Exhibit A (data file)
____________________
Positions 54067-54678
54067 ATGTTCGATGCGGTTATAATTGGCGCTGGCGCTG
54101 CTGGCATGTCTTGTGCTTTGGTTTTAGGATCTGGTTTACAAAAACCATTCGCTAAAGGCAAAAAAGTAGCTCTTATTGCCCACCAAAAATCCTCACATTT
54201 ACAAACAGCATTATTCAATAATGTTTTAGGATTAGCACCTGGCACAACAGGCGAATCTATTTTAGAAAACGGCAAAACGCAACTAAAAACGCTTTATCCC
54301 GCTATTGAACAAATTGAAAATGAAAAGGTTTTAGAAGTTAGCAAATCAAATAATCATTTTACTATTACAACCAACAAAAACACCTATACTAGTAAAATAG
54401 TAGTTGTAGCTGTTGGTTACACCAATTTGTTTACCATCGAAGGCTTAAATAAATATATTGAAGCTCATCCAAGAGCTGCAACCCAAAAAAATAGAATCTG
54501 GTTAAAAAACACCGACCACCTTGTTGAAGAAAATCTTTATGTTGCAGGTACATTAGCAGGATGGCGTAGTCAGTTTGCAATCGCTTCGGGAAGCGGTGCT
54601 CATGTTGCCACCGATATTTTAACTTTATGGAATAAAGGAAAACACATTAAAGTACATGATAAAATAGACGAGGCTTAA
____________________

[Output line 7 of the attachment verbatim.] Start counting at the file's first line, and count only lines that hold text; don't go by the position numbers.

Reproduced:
54501 GTTAAAAAACACCGACCACCTTGTTGAAGAAAATCTTTATGTTGCAGGTACATTAGCAGGATGGCGTAGTCAGTTTGCAATCGCTTCGGGAAGCGGTGCT